Notes from a half-empty nest

A flurry of exam results, celebrations, book-buying, bag-packing, car-loading, kisses and hugs, and our daughter, Kitty, is now settled into her university accommodation.  Overnight, the average age of our household has gone up.  The numbers of showers being taken and apples being eaten have gone down.  There is less fruit tea being drunk and less pasta being cooked on  the hoof.  There are fewer questions about what’s for dinner.  And the chair by the window in the breakfast room is no longer occupied by a long-haired, freshly-showered, apple-eating young woman reading a book, a cup of blackberry tea at her elbow, a pan of pasta bubbling away in the near distance.  The coats she left in the under stairs cupboard still smell of her perfume.  There are photos of her on the walls, as well as pictures she drew when she was in Infant School, but I haven’t kissed my daughter, or held her in my arms, or heard her singing in the shower, or arguing with her brother, for almost two whole weeks.

That isn’t to say that I’m weeping into my pillow every night.  Yes, I miss her, but I’m also fiercely proud of all she’s achieved to date.  A quick peep at her social media feeds has reassured me that she’s made some new friends and is *not* spending every waking hour alone in her room.  OK, maybe it’s been more than a quick peep.

The first Friday after she left, Andrew and I booked tickets for the cinema.  We ate dinner and headed out to Bristol.  How long has it been since the two of us went somewhere that had nothing to do with either of our children?  A long time.  No party to pick up from, no friend’s house to drop off at, no Saturday job to collect from, no school, college or university to investigate and advise about.  A long, long time.

“We have to try to remember what it was like before,” says Andrew.

“That’s impossible,” I say.

Who can remember that far back?  Are we even the same people any more?  This is nothing like it was before, this is entirely new.  Was it my imagination or did we keep on glancing sideways at each other in the car?  Who *is* that person? It’s quite exciting.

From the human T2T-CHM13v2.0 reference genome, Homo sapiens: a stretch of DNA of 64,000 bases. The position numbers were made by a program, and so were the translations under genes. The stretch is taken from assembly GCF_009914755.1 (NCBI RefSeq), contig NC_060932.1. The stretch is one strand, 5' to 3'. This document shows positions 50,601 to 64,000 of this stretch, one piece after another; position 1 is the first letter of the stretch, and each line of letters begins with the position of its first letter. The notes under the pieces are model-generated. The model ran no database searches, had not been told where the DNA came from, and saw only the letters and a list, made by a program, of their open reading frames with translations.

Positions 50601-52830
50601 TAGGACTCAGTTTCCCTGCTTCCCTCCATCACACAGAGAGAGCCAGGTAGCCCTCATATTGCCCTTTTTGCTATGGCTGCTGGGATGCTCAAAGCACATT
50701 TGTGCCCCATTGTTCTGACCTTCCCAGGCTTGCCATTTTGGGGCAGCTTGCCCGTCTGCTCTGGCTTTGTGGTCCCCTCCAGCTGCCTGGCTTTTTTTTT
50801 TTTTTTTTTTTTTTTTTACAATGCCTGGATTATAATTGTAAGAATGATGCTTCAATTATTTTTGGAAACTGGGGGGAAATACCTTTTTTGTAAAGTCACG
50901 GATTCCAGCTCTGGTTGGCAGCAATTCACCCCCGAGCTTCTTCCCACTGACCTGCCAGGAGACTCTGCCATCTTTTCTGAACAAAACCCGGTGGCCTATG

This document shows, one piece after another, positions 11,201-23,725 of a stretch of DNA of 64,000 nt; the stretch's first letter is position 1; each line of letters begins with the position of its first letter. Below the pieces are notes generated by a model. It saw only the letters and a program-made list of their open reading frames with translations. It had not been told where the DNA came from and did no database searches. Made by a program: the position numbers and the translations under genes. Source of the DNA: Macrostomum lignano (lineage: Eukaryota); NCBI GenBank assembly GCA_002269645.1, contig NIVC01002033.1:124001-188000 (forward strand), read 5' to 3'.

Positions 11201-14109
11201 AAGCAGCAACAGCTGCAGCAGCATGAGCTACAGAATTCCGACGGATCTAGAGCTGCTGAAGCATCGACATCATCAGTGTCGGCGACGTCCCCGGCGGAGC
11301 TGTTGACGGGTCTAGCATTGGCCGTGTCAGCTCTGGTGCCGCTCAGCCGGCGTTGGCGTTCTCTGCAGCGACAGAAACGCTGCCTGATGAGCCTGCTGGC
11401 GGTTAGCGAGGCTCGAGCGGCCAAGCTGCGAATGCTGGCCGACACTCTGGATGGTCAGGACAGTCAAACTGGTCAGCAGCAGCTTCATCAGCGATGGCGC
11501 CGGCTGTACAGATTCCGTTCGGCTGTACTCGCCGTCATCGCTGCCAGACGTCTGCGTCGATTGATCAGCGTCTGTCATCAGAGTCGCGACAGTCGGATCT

Andrew chose a film I hadn’t heard of, ‘Daphne’,  and I really enjoyed it.  It’s about a single woman in her early thirties  who works in a restaurant, who seems talented enough to be a sous chef although she hasn’t been promoted, perhaps because of her erratic life of casual sex, substance abuse and depression, mixed with a complicated relationship with her mother and difficulties with connecting with other people.  Sometimes the film was darkly funny, sometimes achingly sad.  I couldn’t help but project myself into Daphne’s story. Once or twice I felt like crying as I identified with her loneliness, which is how I often felt in the long years I lived alone, before I met Andrew.  Perhaps being on our own without our children reminded me of that time.  Weirdly, I was 31 (the same age as the character Daphne) when I stopped being single.  I confess to feeling hugely grateful for my relationship with Andrew and happy that I’m no longer single.  At the same time, I felt for the Daphnes of the world and wished there was a way of making everything better for them.

It felt deeply indulgent and extravagant to lose myself in the film’s narrative, something I used to mindlessly do in the days before I became responsible for two children.  Perhaps this was what Andrew meant about remembering how it was before.

Anyway, I’m rubbish at film reviews but I loved this film and think it deserves more attention.  Look out for it!

We managed a walk in the countryside on our first weekend ‘alone’.  One thing I love about Andrew is that we always have things to talk about.  Unless one of us (usually me) doesn’t feel like talking, and that’s fine as well.

I feel properly old now, properly grown up.  You can’t stay child-like once your child has left for university.  You’re not really supposed to be child-like when they’re living at home but you can do a good job of kidding yourself you are still a child when you’re surrounded by the jokes, the gags, the how-to-apply-eyeliner-tips, the pranks, the slang, the gossip, the noise, the music, the box sets doing the rounds, the new books that everyone is reading, the Snapchat stories, the Instagram filters, the new hair, the new clothes, the shouting, the tears, the chasing all over the place, the lack of sleep, the mess.

I miss all that.  Then again, I don’t miss all that.  Tidiness and peacefulness and a quiet house is really, really wonderful.  Anyway, our son’s still at home, so I can still be half a kid, and there’s still a fair amount of mess.

Only a couple of weeks until I’m meeting Kitty for lunch.  In the meantime, I promise not to look at her Instagram for at least half an hour.

4 thoughts on “Notes from a half-empty nest

  1. Damian says:

    Hi Joesy
    Mine left this year too. What a change. Happy that she’s independent and thriving but sad when I feel she no longer needs me even when I know she does.
    Damian

    Liked by 2 people

Comments are welcomed

Fill in your details below or click an icon to log in:

WordPress.com Logo

You are commenting using your WordPress.com account. Log Out / Change )

Twitter picture

You are commenting using your Twitter account. Log Out / Change )

Facebook photo

You are commenting using your Facebook account. Log Out / Change )

Google+ photo

You are commenting using your Google+ account. Log Out / Change )

Connecting to %s